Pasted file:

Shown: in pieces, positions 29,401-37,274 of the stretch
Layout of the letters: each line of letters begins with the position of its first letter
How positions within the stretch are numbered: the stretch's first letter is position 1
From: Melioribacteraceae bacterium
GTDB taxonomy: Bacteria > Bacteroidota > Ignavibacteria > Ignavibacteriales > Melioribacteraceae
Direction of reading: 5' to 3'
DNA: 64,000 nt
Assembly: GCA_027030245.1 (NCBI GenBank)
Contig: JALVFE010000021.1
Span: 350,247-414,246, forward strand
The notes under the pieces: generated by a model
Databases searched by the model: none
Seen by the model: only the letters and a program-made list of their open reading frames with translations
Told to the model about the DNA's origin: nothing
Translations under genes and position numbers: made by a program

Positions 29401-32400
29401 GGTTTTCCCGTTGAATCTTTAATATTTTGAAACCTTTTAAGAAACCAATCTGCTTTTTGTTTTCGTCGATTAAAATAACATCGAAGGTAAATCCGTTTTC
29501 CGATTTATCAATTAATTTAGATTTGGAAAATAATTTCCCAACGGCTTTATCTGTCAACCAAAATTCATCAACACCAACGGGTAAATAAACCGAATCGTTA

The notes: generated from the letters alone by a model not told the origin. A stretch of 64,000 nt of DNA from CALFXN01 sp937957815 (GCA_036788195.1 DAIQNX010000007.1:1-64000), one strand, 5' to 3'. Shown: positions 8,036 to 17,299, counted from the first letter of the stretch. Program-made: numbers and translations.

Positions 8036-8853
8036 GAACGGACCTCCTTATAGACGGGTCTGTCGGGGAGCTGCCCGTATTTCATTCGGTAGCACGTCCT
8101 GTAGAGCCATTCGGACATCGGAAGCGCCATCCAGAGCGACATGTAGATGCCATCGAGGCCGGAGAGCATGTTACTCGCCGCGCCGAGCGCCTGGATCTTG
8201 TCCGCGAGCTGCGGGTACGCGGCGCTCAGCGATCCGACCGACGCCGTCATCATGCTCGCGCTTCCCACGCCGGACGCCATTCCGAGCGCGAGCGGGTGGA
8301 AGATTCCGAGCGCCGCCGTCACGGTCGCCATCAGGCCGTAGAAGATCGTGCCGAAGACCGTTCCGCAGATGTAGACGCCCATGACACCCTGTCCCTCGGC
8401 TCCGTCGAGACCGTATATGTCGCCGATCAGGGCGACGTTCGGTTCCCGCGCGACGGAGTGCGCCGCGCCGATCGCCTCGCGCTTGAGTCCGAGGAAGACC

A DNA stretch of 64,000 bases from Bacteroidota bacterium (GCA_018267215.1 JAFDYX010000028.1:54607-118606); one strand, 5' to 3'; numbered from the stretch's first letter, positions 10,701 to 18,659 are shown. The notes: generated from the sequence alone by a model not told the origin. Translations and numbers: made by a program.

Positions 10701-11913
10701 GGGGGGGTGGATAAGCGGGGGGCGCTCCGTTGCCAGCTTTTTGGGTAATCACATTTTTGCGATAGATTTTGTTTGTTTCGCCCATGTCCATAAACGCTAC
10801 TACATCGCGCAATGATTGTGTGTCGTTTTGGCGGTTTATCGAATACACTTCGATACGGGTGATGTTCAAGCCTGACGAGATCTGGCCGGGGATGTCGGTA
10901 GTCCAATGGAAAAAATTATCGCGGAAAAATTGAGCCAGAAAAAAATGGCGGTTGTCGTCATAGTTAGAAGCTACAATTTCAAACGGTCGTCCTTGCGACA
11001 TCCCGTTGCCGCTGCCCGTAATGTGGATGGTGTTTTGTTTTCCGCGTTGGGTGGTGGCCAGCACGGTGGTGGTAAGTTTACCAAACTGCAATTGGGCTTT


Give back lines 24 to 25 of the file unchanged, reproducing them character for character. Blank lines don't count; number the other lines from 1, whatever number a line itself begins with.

8301 AGATTCCGAGCGCCGCCGTCACGGTCGCCATCAGGCCGTAGAAGATCGTGCCGAAGACCGTTCCGCAGATGTAGACGCCCATGACACCCTGTCCCTCGGC
8401 TCCGTCGAGACCGTATATGTCGCCGATCAGGGCGACGTTCGGTTCCCGCGCGACGGAGTGCGCCGCGCCGATCGCCTCGCGCTTGAGTCCGAGGAAGACC